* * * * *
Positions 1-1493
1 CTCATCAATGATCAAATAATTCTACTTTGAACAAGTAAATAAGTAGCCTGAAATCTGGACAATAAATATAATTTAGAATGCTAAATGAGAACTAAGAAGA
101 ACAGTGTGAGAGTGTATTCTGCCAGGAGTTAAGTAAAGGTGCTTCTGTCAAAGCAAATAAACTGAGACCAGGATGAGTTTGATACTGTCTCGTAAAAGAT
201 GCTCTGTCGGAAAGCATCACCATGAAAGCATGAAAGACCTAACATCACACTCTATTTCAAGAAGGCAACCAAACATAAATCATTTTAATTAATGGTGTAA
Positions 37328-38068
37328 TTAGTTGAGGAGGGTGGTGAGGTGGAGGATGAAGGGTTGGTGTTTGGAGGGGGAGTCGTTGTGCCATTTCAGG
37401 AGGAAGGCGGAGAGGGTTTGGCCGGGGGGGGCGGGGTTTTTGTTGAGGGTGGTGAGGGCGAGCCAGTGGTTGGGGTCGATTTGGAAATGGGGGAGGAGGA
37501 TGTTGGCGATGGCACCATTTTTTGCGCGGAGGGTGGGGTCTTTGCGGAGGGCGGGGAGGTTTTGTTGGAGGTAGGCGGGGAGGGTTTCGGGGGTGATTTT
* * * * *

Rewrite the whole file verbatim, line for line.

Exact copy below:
Positions 1-1493
1 CTCATCAATGATCAAATAATTCTACTTTGAACAAGTAAATAAGTAGCCTGAAATCTGGACAATAAATATAATTTAGAATGCTAAATGAGAACTAAGAAGA
101 ACAGTGTGAGAGTGTATTCTGCCAGGAGTTAAGTAAAGGTGCTTCTGTCAAAGCAAATAAACTGAGACCAGGATGAGTTTGATACTGTCTCGTAAAAGAT
201 GCTCTGTCGGAAAGCATCACCATGAAAGCATGAAAGACCTAACATCACACTCTATTTCAAGAAGGCAACCAAACATAAATCATTTTAATTAATGGTGTAA
Positions 37328-38068
37328 TTAGTTGAGGAGGGTGGTGAGGTGGAGGATGAAGGGTTGGTGTTTGGAGGGGGAGTCGTTGTGCCATTTCAGG
37401 AGGAAGGCGGAGAGGGTTTGGCCGGGGGGGGCGGGGTTTTTGTTGAGGGTGGTGAGGGCGAGCCAGTGGTTGGGGTCGATTTGGAAATGGGGGAGGAGGA
37501 TGTTGGCGATGGCACCATTTTTTGCGCGGAGGGTGGGGTCTTTGCGGAGGGCGGGGAGGTTTTGTTGGAGGTAGGCGGGGAGGGTTTCGGGGGTGATTTT